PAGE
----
Friday, December 10, 2004

Norfork to St. Augustine

Heather in front of a aircraft carrier in Norfork
Traveling on the Intercoastal Waterway is a challenge, particularly when you have a six and a half foot draft and a mast that is 63' high. The bridge clearance is only guaranteed as 65'. You never feel comfortable looking up at one as you pass under. We had a list of all fixed bridges with notes from a cruiser friend on actual clearances and ways to measure it. This mostly involved the water height against the boards in the channel under the bridge. We had a cruising guide for the Waterway, MapTech guides for the Central and South Eastern Coast, and a strip map for the ICW. Of course we also had electronic charts. We used all of them!
A little out of focus, but you can see the ICW channel
markers, both permanent and temporary. That's a
Osprey nest on top of the post - that's very common.
There are hundreds of opening bridges of all types and with different opening schedules. We needed to figure out the distance and speed necessary to arrive at the next bridge at opening time. Currents and lots of boats made the small area before the bridge treacherous.
We returned to Norfork after Josh and Michal had Arielle and we'd had some time visiting them. It was 10/29 when we started motoring south again. We had one lock and a number of opening bridges to go through before reaching the Midway Marina at Coinjock (mile 50 marker - Norfork is Mile 1) where we spent the first night. They had one long dock and it was crowded.

We were lectured on the necessity of giving actual boat length in these situations, not registered length. The difference for us is 6-7 feet. It was a tight fit! The photo above shows the Coinjock Marina across the narrow canal. Next day was cloudy and the weather was deteriorating, so we gave up our plan to go up the Ablemare Sound to Elizabeth City and instead continued south, anchoring at mile 104.8 on the Alligator River off Tuckahoe Point. Nice spot - Scott went swimming the next morning to check on the prop and rudder - all was well so far.

We anchored in Belhaven, NC for the following night (that's the undeveloped part of the Belhaven waterfront although old brick chimneys show that this was once more industrial) and Oriental Harbor the next. The latter was so packed we had to anchor right at the entrance. The days were warm and sunny and we were sailing for hours some days.
Rural waterfront along the ICW

Numbered channel markers show the limits of the ICW; red on one side and green on the other. Most have osprey nests balanced on top. Temporary markers often show shallowing spots and are floating buoys. In one picture above here, rather blurry I'm afraid, you can see both kinds of red markers. In the other picture you can see the osprey on top of a green marker.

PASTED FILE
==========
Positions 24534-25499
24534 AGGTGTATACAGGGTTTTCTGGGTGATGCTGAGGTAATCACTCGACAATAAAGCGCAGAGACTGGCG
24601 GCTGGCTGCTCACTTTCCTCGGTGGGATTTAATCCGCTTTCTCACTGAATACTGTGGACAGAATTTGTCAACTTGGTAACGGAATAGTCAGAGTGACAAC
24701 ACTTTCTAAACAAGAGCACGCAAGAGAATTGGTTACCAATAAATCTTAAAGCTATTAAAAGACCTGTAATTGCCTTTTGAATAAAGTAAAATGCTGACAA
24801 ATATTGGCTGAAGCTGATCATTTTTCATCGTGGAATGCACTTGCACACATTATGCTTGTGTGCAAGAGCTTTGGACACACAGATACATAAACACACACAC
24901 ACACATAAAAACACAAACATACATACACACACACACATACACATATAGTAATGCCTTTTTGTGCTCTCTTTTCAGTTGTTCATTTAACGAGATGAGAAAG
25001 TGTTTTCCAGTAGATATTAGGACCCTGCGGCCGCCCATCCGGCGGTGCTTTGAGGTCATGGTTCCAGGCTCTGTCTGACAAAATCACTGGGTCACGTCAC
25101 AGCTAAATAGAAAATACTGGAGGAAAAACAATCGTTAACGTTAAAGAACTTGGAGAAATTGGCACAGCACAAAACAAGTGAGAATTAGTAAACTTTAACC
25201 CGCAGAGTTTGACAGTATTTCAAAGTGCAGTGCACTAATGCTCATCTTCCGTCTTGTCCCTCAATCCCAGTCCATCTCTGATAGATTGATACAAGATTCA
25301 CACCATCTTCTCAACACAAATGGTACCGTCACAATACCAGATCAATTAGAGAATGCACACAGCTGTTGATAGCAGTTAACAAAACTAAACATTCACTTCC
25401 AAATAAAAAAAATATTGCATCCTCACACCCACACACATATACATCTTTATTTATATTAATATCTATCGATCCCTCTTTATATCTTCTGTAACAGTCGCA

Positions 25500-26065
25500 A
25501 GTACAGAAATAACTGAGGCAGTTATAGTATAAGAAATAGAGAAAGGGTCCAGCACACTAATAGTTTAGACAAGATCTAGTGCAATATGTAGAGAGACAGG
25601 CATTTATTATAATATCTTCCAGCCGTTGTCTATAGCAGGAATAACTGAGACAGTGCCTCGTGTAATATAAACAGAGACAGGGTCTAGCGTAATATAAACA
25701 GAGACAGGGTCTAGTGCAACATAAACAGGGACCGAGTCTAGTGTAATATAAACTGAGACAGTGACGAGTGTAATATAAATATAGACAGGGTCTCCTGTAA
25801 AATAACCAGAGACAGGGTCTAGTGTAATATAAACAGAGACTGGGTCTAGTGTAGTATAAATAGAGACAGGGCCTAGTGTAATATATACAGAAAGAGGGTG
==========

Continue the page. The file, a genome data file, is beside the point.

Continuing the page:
Our next main stop was in Beaufort. We stayed at the Merchant City Yacht Basin, actually on the Morehead City side of the channel. They had courtesy cars available and we really needed one to do some provisioning and shopping for boat parts - and they had free laundry! Somethings is always breaking on the boat!
Osprey and nest atop one of the green ICW markers
It was a difficult exit from the Marina the next morning 11/3 with strong current and wind. This was an unusally memorable day. First we were traveling that day through Camp LeJeune. As we approached the borders of the base, several fast boats raced towards us. Two veered off into a small anchorage on our right and proceeded to rain machine gun fire on the cruisers within. WOW!! We stopped dead. One boat remained in front of us with soldiers. It was really scary, but when there weren't any screams etc., we started to hope it was a training exercise (and the cruisers had been warned). Scott called on the VHF and after a while the soldiers motioned us on (but didn't talk to us). Yes SIR! Not far down the channel, after passing the Camp border we made a wrong turn into a side channel and more soldiers came after us to warn us and point out the right direction. Thank you SIR!

Following a catamaran through an opening
bridge on the ICW
Next, we ran into a fishing net and managed to set ourselves free after some work (we and the fisherman both apologized, but the net was across the channel), then we heard the calls for help from a older couple just off the channel who had run aground. We managed to tow them off. At 4:45 we tied up at a lovely slip in the Beach House Marina in Surf City. A classic wooden schooner beside us made for a lovely sunset view!
We had a 8 AM bridge opening the next morning but missed the 10 AM one down the way and then as a consequence missed the 11 AM. Each time that meant waiting in front of the bridge for an hour for the next opening - all making the day a lot longer. Lots of bridges this morning. We entered the Cape Fear River at 2 PM with winds up to 34 knots, cloudy but no thunder storms. It was great to tie up to the outside dock at the South Harbor Village Marina near Southport at mile 310 at 4:45PM.